Want a premium-badged small car that makes more of a city statement? Audi's A1 Citycarver could be what you're looking for. Jonathan Crouch tries it.
So, the Citycarver. Silly name. Sensible car? No, not really. But then life would be pretty dull if purchase decisions were all based on sensibility. The A1 Citycarver is a model aimed at people who like the idea of a small SUV but want to stay with the dinky dimensions of a supermini. It's a concept that's been floated on and off quite frequently over the years, back in the dim and distant with cars like the Volkswagen Polo Dune and the Citroen C3 XTR - and more recently with the Ford Fiesta Active. But never with a premium model in this segment like the Audi A1. So what difference will a bit of body cladding and a slightly higher ride height make here? Let's find out.
You might expect that the addition of 40kgs of weight and a higher ride height might have a negative effect on the tarmac performance of this car. Happily though, that's not the case. Actually, the opposite is true, this variant's extra suspension travel delivering a slightly more compliant ride than you'd get in an equivalent A1 Sport derivative - and there's certainly much softer springing than you'd find with the much more firmly-suspended A1 S line. Most Citycarver models will be sold with the 1.0-litre three cylinder petrol unit we're trying here - the 116PS '30 TFSI' version of it: unlike an ordinary A1 Sportback, this pretend SUV variant doesn't bother with this engine in its lesser 95PS '25 TFSI' guise. The performance stats are exactly the same as they would be for any other A1 30 TFSI derivative - rest to 62mph in 9.5s (or 9.4s if you go for the alternative S tronic 7-speed dual-clutch automatic) and a top speed of 126mph either way. It's a punchy, willing little engine, with decent low-down pulling power for urban work and enough top-end refinement to make longer highway trips comfortable. If highway journeys are more the norm for you, then you might want to find the extra for the alternative four cylinder 1.5-litre 35 TFSI engine which puts out 150PS and in S tronic form, improves the performance stats to 7.7s and 137mph. On the twisty stuff, there's a fraction more body roll that you'd get in a conventional A1, but to really notice that, you'd have to be pushing through the turns a lot harder than a typical owner ever would. Like an ordinary A1, you get plenty of front end traction and precise, direct steering. As usual, there's the Audi 'drive select' drive settings system which offers four modes - auto, dynamic, efficiency and individual. These alter steering feel, throttle response and, on an S tronic variant, gearshift timings.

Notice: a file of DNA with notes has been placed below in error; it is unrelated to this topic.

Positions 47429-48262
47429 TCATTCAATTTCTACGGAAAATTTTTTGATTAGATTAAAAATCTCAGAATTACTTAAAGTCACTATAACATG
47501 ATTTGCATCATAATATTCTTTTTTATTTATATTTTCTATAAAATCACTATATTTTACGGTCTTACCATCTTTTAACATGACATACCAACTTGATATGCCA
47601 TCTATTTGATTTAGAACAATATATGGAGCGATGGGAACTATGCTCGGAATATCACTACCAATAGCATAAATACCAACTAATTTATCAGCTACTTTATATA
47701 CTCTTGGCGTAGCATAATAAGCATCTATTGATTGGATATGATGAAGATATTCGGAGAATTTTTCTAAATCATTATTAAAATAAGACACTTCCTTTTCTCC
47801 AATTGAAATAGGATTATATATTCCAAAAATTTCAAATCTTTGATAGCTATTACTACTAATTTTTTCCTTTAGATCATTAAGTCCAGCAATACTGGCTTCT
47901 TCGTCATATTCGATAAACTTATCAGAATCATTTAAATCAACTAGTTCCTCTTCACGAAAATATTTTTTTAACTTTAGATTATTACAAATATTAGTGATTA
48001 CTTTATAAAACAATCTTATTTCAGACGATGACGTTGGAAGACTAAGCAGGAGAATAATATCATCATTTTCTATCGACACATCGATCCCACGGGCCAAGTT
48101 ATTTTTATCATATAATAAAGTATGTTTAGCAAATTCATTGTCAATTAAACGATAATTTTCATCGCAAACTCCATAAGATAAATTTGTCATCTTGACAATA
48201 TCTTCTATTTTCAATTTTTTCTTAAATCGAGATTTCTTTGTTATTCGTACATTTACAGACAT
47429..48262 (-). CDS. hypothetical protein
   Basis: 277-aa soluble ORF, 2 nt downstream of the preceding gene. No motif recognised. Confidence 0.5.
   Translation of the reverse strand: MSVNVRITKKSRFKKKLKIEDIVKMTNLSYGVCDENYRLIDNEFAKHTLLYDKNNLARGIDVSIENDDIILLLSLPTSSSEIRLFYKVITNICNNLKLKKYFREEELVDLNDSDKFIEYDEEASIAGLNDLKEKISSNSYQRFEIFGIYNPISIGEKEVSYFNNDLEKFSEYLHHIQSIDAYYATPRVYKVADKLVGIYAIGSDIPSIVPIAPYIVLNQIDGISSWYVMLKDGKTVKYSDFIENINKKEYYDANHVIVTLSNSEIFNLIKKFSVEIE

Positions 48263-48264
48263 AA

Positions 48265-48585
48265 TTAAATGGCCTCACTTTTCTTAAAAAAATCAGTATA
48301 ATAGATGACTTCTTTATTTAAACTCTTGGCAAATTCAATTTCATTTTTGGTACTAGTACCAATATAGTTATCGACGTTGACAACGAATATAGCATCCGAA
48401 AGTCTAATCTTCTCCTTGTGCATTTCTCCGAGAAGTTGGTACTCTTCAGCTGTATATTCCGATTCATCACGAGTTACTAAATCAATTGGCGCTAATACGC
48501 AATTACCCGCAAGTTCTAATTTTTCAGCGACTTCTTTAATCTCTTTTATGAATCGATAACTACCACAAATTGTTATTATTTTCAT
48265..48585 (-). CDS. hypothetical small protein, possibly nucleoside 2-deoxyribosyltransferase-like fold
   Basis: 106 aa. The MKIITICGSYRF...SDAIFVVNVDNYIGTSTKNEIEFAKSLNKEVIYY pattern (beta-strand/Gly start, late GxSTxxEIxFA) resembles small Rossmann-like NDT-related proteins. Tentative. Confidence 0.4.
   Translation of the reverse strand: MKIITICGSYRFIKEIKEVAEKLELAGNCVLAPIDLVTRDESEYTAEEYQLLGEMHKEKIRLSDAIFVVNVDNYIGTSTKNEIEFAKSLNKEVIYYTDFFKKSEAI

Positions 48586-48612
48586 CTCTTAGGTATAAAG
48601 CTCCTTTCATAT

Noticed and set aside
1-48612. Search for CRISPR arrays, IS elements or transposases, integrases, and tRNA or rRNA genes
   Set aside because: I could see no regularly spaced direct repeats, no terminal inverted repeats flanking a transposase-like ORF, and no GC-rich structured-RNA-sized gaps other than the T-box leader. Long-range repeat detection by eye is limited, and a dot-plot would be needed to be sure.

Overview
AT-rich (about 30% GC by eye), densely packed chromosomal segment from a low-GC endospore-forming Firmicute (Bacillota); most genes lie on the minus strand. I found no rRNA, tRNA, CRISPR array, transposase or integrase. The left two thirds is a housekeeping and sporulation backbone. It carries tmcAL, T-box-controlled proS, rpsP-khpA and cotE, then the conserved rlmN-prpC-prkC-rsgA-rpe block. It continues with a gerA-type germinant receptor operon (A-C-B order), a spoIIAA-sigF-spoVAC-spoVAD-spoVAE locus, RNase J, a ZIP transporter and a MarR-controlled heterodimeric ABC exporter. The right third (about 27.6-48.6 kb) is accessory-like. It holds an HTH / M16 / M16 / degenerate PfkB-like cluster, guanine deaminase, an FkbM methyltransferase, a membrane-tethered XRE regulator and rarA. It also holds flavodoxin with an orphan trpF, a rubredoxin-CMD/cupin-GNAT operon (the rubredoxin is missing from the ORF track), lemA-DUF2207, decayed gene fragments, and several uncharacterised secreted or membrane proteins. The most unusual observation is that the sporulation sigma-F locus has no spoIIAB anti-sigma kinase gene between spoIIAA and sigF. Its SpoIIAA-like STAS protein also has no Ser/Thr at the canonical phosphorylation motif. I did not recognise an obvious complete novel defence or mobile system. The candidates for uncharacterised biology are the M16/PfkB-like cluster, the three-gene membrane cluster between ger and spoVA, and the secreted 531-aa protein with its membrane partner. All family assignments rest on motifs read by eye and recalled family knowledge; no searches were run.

Design and Build
If you like the thought of an A1 Sportback with a little extra attitude, then you'll like what Audi has tried to do here. This variant's large, octagonal Singleframe front grille references the brand's various Q-series SUV models, and surrounds a sculpted honeycomb insert painted in matt black. These two smart slots above the grille add a bit of attitude and there's a lower silvered finish for the splitter to add a whiff of 'SUV-ness'. In profile, this model's more muscular look has been achieved primarily through redesigned sills in a contrasting colour, underbody protection in a stainless steel finish and raised suspension giving around four centimetres of additional ground clearance. You also get wheel arch extensions which shroud bigger 17-inch rims. A contrast-coloured roof in either black or grey is optional. At the rear, a re-styled bumper echoes the robust look of the front end and incorporates accented black corner cut-outs and a lower silvered section. Plus there's a special Citycarver roof spoiler. Inside, there's slightly less differentiation over an ordinary A1 Sportback, but it all feels very high end for a supermini, with Silver grey accents for the air vents, the door handle recesses and the centre console. Plus there's aluminium trim for the control switches and the 10.25-inch 'Virtual Cockpit' digital instrument cluster which, as with any other A1, marks this car out from non-premium brand small hatches. The standard MMI centre-dash display is 8.8-inches in size, but many owners will want to upgrade to the larger 10.1-inch MMI Navigation monitor. In the rear seat, you'll find enough space for a couple of six-footers to sit behind comparably-sized adults in the front, though knees will probably be brushing the seat backs. And there's reasonable head room by supermini standards. Out back, there's the usual 335-litre boot. It's a well-shaped space too, efficiently square and unimpeded by wheel arch intrusion. Four body-coloured tie-down hooks feature, as do a couple of bag hooks, plus you get a little compartment in the left hand corner for smaller items. With the rear seats folded down, this increases to 1,090-litres.